“By the time I’m done, everyone will know Iraqi cuisine.”
A Borough market trader who went from finance to food talks about bringing Iraqi cuisine and identity to the mainstream.
Phil Juma, 38, founder of Juma Kitchen, was born and raised in Wimbledon to an Iraqi father and an English-Irish mother. On leaving university, he started a career in finance in the city.
“I was young, I was chasing money,” Phil Juma explained. But he said it wasn’t fulfilling. “The 2008 financial crash was the tip of the iceberg – after that, I resigned.”
With no plan, Phil said he ended up working for a small energy consultancy, where he was able to think about his real purpose. “I used to bring in Iraqi leftovers to the office – and they’d all tell me, you’re obsessed – they’d say: ‘I don’t know anyone whose more obsessed with food than you.’
What was a passion and part of his culture, quickly turned into an idea.
“At the time, Iraqi cuisine had no representation in the UK,” he said, “because of what was going on in the country, there was huge stigma around it.”
“I knew restaurants with Iraqi owners who were calling their food ‘Lebanese’ or simply ‘Middle-Eastern’ because they didn’t want the shame of what they thought calling themselves Iraqi would bring.”
“I wanted to change that.”
After working a string of jobs in kitchens, whilst still at his 9 to 5, he finally hosted a pop-up in 2013. “It was filled with friends and family – all biased, but it didn’t matter. I was hooked on how my food made people feel.”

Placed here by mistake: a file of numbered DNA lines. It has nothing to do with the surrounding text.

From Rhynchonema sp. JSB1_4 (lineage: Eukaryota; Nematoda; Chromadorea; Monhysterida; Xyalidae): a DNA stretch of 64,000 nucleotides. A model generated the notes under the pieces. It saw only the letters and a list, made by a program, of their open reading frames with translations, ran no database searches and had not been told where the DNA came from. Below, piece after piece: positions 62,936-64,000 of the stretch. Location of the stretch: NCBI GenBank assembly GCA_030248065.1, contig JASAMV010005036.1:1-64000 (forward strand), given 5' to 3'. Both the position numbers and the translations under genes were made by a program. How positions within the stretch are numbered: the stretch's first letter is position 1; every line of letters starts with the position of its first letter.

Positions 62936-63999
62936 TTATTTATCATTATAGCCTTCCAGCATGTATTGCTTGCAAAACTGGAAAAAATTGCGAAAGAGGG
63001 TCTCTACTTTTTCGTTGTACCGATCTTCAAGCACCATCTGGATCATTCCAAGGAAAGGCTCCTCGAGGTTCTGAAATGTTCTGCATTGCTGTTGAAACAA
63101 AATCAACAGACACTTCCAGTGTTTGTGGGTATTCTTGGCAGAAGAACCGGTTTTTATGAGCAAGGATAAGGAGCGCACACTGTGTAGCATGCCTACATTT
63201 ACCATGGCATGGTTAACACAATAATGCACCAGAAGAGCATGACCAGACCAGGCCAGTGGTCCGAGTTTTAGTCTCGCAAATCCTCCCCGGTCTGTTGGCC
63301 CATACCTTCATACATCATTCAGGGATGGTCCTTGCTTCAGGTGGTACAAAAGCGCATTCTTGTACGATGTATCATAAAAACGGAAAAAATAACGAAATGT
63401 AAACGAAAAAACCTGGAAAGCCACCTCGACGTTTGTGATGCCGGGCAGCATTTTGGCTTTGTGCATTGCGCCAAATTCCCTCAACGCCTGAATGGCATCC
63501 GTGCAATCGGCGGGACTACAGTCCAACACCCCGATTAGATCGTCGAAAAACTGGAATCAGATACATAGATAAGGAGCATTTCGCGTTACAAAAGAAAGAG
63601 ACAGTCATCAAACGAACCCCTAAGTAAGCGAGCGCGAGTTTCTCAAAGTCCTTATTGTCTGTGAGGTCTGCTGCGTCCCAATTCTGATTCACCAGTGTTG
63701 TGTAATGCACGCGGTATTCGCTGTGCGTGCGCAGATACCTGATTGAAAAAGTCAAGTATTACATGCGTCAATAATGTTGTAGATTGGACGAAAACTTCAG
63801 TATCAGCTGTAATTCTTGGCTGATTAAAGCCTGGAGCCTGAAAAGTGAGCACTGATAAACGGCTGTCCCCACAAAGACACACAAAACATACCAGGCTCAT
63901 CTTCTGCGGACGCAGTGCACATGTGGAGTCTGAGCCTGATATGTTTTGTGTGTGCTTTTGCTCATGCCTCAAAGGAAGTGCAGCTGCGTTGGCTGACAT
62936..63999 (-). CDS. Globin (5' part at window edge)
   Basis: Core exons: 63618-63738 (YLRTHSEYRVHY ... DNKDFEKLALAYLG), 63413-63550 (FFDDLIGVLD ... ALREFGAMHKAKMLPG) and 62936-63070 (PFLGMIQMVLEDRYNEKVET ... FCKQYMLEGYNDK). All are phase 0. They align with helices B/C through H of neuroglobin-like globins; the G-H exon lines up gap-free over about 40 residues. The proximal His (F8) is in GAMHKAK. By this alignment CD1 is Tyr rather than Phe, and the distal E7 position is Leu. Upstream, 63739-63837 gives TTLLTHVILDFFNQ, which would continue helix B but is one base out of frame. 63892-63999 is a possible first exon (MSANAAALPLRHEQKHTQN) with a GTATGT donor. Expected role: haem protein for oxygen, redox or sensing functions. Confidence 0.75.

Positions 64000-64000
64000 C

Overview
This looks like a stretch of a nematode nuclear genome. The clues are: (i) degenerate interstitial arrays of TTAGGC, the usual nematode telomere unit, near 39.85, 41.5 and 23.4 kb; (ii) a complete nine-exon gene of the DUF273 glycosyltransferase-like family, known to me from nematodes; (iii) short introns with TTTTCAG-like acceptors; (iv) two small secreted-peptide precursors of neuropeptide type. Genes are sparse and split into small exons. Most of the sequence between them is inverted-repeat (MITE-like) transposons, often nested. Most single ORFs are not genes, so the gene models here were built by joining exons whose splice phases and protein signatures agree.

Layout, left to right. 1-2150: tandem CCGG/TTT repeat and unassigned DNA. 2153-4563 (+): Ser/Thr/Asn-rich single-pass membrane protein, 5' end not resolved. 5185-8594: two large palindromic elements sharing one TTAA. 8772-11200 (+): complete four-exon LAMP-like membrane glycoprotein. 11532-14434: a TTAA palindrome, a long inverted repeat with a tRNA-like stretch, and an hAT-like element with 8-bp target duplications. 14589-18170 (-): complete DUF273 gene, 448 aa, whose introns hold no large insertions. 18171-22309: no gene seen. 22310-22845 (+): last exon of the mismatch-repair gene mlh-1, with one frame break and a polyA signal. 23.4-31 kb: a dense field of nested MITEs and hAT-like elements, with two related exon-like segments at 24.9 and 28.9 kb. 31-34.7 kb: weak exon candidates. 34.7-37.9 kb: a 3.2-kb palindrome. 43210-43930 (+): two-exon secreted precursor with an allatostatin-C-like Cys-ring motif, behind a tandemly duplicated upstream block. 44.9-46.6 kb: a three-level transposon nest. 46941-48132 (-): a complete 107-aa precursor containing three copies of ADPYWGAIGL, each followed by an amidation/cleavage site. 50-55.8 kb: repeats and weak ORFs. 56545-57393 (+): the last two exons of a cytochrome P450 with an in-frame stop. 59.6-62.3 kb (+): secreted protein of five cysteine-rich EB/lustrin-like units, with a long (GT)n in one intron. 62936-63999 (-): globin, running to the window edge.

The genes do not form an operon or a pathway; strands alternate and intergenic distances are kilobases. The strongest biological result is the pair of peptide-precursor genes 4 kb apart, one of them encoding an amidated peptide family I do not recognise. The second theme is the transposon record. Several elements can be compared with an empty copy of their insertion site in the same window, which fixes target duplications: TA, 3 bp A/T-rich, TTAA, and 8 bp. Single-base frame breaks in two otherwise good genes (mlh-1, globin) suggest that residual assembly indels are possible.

“I used all my holiday from my job to work in high-end kitchens to get the most experience I could.”
When Phil had built up enough experience, in 2019 he opened Juma Kitchen at Borough Market, just before the pandemic.
“It was hard but I just carried on working.”
Phil actually went viral with his ‘Dish of the Day’ for the NHS and his famous hummus and bread he hand-delivered across London. “I had to keep it going,” he told the News. “By the time I’m done here, everyone will know Iraqi food.”
Now he’s well known across the world for shining a light on Iraqi cuisine. “It’s mad how far we’ve come,” Phil added. Last year, he appeared on BBC One’s ‘Saturday Kitchen.’
“The whole Iraqi community tuned in,” he said. “These parents of an eight year old Iraqi girl told me they forced her to watch me on TV so she could grow up with representation.
“It’s always been more than food – but that was when it really hit home.
“I’ve done all of this independently, so it can be done.”
Phil is one of the many traders at Borough who have contributed to their new recipe book ‘Borough Market: The Knowledge.’ His addition was the three-cheese bourek which he said are “salty cheese wrapped in crispy filo pastry drizzled with honey.” These aren’t on the menu at his stall, but Phil explained he wanted to add something accessible: “a lot of Iraqi cuisine is labour-intensive, so I wanted to add something anyone can make!”